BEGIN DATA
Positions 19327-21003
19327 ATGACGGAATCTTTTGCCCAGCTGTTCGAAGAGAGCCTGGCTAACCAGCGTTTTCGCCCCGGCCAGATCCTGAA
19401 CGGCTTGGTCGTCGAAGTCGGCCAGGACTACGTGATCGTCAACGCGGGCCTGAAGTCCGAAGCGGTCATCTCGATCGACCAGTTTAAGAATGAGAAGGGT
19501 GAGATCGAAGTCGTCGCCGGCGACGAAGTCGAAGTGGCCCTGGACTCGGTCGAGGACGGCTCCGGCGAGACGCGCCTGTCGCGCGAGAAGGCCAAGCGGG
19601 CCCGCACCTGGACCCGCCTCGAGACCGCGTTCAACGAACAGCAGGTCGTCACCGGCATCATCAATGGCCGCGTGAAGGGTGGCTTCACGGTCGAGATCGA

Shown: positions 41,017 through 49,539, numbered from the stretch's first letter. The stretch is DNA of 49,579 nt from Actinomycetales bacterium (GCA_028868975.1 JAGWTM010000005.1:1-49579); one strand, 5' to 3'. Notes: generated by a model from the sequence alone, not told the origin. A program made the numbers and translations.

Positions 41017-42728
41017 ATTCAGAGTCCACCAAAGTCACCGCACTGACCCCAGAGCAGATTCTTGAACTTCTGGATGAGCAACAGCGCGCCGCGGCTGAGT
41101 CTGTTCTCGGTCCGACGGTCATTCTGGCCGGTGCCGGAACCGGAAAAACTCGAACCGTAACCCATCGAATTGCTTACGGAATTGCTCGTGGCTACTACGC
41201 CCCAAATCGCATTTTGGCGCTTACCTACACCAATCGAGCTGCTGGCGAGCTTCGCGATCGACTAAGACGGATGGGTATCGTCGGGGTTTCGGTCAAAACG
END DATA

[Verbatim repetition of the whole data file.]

Positions 19327-21003
19327 ATGACGGAATCTTTTGCCCAGCTGTTCGAAGAGAGCCTGGCTAACCAGCGTTTTCGCCCCGGCCAGATCCTGAA
19401 CGGCTTGGTCGTCGAAGTCGGCCAGGACTACGTGATCGTCAACGCGGGCCTGAAGTCCGAAGCGGTCATCTCGATCGACCAGTTTAAGAATGAGAAGGGT
19501 GAGATCGAAGTCGTCGCCGGCGACGAAGTCGAAGTGGCCCTGGACTCGGTCGAGGACGGCTCCGGCGAGACGCGCCTGTCGCGCGAGAAGGCCAAGCGGG
19601 CCCGCACCTGGACCCGCCTCGAGACCGCGTTCAACGAACAGCAGGTCGTCACCGGCATCATCAATGGCCGCGTGAAGGGTGGCTTCACGGTCGAGATCGA

Shown: positions 41,017 through 49,539, numbered from the stretch's first letter. The stretch is DNA of 49,579 nt from Actinomycetales bacterium (GCA_028868975.1 JAGWTM010000005.1:1-49579); one strand, 5' to 3'. Notes: generated by a model from the sequence alone, not told the origin. A program made the numbers and translations.

Positions 41017-42728
41017 ATTCAGAGTCCACCAAAGTCACCGCACTGACCCCAGAGCAGATTCTTGAACTTCTGGATGAGCAACAGCGCGCCGCGGCTGAGT
41101 CTGTTCTCGGTCCGACGGTCATTCTGGCCGGTGCCGGAACCGGAAAAACTCGAACCGTAACCCATCGAATTGCTTACGGAATTGCTCGTGGCTACTACGC
41201 CCCAAATCGCATTTTGGCGCTTACCTACACCAATCGAGCTGCTGGCGAGCTTCGCGATCGACTAAGACGGATGGGTATCGTCGGGGTTTCGGTCAAAACG